18-year-old informal miner mourns his dead friend
It’s hard to go underground, but life must go on, says Tawanda
Eighteen-year-old Tawanda’s* most precious possession is a head lamp which his fellow-miner More Ngondi gave him. Tawanda watched in horror as Ngondi was shot at a mine in Benoni, leaving him to face the deep dangerous mines without his friend.
Ngondi was shot by security guards on 3 March at a mine near Modderbee Prison.
Tawanda, who has been an informal miner since he was 16, says he and his fellow miners had faced death many times underground before that day. He had seen rockfalls and fires and his group had been robbed of their gold several times at gunpoint. But until Ngondi’s death none of them had been killed. He had seen human bones underground, telling himself that as long as he was still alive it was better to endure. The older miners had taught him to focus on his goal of finding gold.
Besides, his family back home in Zimbabwe was looking up to him.
Tawanda’s older brother worked as an informal miner in South Africa and would come home to Zimbabwe wearing trendy clothes, with lots of money. The family ate better food and had new clothing when he came. Tawanda looked up to his brother. He wanted to be like him. At 16 he too went to the mines in South Africa, crossing the Limpopo near Beitbridge since he had no passport. It was a smooth journey to Johannesburg, he says, and felt like a new beginning.
“l left school when l was 12 years old. My family had no money for me to continue with school,” he says.
In October 2017 he made R30,000 from gold he extracted from a mine in Benoni. He went home to Chimanimani a rich young man. His parents gave their blessing to his return to South Africa in January 2018.
His group of Zimbabweans and Mozambicans go down 200 metres or more, using ropes. If the shaft has been sealed they use shovels to open it up. They carry the gold dust or “phenduka soil” out of the mine in 12.5 kg mealie meal sacks.
Tawanda believes that he once saw the ghost of an informal miner while he was underground in the Benoni mines.
“I heard the sound of a hammer and chisel nearby. But when l followed the sound it was quiet and l saw no one.”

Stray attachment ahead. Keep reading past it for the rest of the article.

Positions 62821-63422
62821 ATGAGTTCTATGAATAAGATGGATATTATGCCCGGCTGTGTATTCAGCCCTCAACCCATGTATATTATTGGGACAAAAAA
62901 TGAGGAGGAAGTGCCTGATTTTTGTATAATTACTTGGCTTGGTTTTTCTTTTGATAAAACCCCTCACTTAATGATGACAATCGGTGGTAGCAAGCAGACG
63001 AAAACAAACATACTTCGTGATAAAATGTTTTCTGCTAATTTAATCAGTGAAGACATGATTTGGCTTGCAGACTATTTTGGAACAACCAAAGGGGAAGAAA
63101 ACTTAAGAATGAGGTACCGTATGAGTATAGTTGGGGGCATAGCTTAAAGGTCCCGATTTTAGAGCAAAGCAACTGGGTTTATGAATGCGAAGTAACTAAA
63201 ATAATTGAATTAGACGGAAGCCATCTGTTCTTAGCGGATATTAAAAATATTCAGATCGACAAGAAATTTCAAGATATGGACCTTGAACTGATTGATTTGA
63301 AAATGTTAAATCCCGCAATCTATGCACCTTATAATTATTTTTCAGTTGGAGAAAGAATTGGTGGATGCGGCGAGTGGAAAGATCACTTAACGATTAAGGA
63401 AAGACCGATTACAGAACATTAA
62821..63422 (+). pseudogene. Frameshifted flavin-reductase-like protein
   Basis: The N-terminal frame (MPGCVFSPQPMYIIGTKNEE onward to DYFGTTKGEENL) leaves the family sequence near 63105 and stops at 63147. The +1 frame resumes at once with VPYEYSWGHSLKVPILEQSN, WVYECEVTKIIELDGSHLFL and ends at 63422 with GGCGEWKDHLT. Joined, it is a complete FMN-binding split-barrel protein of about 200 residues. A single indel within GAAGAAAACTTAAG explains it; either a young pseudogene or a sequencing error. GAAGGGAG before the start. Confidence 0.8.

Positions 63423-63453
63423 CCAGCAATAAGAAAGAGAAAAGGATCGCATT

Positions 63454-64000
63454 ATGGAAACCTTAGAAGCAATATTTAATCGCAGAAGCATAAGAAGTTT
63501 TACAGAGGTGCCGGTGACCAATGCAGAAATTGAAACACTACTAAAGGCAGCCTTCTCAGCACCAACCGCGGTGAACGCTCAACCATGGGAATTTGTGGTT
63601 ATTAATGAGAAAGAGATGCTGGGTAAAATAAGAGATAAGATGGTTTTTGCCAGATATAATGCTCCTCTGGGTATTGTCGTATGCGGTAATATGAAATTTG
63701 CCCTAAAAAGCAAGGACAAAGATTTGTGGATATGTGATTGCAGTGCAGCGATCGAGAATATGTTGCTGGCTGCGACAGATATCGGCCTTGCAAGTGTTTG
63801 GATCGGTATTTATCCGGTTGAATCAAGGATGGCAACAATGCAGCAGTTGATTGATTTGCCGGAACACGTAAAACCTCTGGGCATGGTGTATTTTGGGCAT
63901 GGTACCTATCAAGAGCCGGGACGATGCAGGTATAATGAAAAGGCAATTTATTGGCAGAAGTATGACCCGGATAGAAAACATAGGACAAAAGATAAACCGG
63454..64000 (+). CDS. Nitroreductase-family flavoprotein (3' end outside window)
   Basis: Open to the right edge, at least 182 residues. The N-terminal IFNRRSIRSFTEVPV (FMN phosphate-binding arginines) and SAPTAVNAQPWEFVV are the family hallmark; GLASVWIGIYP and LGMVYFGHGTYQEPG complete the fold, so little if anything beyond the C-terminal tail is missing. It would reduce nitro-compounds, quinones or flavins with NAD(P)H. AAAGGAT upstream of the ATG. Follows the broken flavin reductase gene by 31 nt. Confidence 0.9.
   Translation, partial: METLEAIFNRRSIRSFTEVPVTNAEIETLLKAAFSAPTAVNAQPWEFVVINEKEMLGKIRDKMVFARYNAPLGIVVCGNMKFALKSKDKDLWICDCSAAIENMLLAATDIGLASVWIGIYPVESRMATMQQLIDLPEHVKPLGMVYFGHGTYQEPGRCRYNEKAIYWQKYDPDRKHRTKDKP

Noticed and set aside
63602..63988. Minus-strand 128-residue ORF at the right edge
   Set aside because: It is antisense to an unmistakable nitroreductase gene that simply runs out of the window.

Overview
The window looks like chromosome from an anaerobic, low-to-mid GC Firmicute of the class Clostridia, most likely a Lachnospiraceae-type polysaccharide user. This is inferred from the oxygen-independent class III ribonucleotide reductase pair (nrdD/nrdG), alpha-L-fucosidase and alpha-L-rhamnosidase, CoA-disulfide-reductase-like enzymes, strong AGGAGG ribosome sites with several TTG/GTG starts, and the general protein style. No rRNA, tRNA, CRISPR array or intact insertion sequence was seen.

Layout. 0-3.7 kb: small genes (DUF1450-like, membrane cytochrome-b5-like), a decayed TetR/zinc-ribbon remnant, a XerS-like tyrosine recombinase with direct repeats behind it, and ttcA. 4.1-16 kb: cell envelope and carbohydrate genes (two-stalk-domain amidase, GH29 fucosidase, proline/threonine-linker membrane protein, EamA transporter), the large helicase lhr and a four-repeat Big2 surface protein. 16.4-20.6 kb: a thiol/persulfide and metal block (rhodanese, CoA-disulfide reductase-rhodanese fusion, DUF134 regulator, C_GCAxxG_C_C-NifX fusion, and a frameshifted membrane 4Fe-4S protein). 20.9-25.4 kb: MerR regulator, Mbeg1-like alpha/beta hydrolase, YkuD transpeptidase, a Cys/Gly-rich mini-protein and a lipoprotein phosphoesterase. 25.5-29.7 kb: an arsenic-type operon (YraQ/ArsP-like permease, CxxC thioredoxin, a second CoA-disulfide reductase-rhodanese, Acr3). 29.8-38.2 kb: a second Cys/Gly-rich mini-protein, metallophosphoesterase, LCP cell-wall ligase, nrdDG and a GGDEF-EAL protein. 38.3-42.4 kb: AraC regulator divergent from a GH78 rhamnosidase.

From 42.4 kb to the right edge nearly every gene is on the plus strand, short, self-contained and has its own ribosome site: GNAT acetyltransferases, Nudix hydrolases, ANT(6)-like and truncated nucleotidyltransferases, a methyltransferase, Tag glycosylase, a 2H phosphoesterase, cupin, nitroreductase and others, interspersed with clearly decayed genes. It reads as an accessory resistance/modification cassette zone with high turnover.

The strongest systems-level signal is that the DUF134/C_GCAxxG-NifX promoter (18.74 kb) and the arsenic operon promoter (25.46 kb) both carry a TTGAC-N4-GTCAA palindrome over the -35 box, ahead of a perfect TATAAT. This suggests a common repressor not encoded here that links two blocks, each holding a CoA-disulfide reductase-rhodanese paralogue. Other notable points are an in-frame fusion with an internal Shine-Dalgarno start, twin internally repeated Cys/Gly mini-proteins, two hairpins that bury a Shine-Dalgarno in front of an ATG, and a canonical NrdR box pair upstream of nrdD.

When he recounted this to his fellow miners they told him him “to mind his own business next time”. They said the ghosts of informal miners were nothing to be afraid of because the miners had died looking for the same thing that he was looking for: gold.
But though he returned to the mines less than a month after Ngondi’s death, Tawanda says life has not been the same. The two miners would usually work close to each other, helping each other overcome their fears. After getting paid for their gold they would go shopping together.
He and the other miners in his group have decided to avoid the mine near Modderbee Prison where the shooting occurred.
When he went underground for the first time after the death of Ngondi he kept looking around for his friend. He says he felt lonely and afraid and pounded his hammer and chisel even harder.
He stayed underground for four days but returned to his one-roomed apartment in Payneville, near Springs, with only R1,000.
He has been underground several times since then, making between R5,000 and R10,000 on each trip of four to five days.
Now he is considering exploring mines in Secunda, Mpumalanga with his older brother. He will stay for three months in Secunda with the others before coming back home. His landlord will let him pay rent for his room in Payneville for the three months he will be away.
“Many people come back with lots of money from Secunda. I want to make more money, life must go on.”
But the memory of his friend still haunts him. The only thing that comforts him is the head torch which his friend gave him. The torch is everything to him, it lights his way underground.
© 2018 GroundUp.
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